Analysis reveals flaws in personal banking apps

January 12, 2014 |

In a fascinating, if somewhat technical for the non technical, post IOActive Labs Research very recently undertook an analyis on personal banking apps.  The post is titled Personal banking apps leak info through phone and is found here. The research involved testing 40 home banking apps from the top 60 most influential banks in the world.  The study involved banks in the Australian jurisdiction.

Some of the salient conclusions are:

40% of the audited apps did not validate the authenticity of SSL certificates presented. This makes them susceptible to Man in The Middle (MiTM) attacks.

A few apps (less than 20%) did not have Position Independent Executable (PIE) and Stack Smashing Protection enabled. This could help to mitigate the risk of memory corruption attacks.

Many of the apps (90%) contained several non-SSL links throughout the application. This allows an attacker to intercept the traffic and inject arbitrary JavaScript/HTML code in an attempt to create a fake login prompt or similar scam.

Moreover, it was found that 50% of the apps are vulnerable to JavaScript injections via insecure UIWebView implementations. In some cases, the native iOS functionality was exposed, allowing actions such as sending SMS or emails from the victim’s device.

…70% of the apps did not have any alternative authentication solutions, such as multi-factor authentication, which could help to mitigate the risk of impersonation attacks.

Most of the logs files generated by the apps, such as crash reports, exposed sensitive information. This information could be leaked and help attackers to find and develop 0day exploits with the intention of targeting users of the application.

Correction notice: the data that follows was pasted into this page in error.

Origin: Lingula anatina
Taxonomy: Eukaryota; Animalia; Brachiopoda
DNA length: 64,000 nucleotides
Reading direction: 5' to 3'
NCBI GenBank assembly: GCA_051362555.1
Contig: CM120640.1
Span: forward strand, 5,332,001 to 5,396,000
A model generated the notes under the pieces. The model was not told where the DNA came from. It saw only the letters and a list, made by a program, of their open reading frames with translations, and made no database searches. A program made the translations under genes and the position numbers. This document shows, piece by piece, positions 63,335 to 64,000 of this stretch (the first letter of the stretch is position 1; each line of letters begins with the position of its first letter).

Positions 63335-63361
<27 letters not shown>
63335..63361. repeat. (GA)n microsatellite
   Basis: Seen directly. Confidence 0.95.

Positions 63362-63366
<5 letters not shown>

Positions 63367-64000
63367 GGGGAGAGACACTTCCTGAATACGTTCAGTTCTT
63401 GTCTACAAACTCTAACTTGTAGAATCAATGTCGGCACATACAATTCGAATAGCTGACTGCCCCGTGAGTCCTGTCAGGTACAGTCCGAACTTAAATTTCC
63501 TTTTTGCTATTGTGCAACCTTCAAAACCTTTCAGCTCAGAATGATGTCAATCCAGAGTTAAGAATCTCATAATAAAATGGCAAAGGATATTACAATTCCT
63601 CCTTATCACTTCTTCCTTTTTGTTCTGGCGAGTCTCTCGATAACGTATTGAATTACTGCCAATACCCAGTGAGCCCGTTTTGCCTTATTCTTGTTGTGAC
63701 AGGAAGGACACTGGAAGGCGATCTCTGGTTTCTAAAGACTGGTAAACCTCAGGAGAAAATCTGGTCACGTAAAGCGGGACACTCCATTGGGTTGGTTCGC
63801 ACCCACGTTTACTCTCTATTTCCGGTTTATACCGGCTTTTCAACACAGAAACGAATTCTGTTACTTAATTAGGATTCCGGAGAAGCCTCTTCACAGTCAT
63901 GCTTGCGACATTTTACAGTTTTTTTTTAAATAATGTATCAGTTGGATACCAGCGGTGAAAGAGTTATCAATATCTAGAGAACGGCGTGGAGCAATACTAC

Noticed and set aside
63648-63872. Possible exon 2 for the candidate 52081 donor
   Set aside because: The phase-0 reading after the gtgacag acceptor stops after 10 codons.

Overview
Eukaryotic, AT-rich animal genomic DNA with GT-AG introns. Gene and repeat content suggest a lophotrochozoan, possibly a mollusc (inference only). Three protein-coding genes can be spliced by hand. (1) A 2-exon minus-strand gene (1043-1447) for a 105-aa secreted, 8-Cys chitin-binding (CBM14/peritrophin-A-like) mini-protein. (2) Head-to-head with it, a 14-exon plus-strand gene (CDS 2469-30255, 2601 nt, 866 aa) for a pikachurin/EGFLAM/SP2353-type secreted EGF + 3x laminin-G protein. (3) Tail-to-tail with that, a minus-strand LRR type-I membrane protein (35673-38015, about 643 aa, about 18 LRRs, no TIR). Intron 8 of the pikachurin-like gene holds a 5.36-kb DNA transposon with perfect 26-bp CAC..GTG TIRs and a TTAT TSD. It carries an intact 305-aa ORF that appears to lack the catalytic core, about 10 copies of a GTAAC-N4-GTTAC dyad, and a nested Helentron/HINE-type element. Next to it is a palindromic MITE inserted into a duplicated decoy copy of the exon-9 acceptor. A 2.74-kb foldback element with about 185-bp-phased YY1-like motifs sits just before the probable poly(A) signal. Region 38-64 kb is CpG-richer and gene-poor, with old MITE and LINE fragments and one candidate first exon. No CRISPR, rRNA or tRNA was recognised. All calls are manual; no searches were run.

.. 20% of the apps sent activation codes for accounts though plainttext communication (HTTP). Even if this functionality is limited to initial account setup, the associated risk high. If an attacker intercepts the traffic he could hijack a session and steal the victim’s account without any notification or evidence to detect the attack.

After taking a close look at the file system of each app, some of them used an unencrypted Sqlite database and stored sensitive information, such as details of customer’s banking account and transaction history. An attacker could use an exploit to access this data remotely, or if they have physical access to the device, could install jailbreak software in order to steal to the information from the file system of the victim’s device.

These findings support the focus of privacy commissioners worldwide regarding the vulnerability of apps to poor data security practices and vulnerability of apps.

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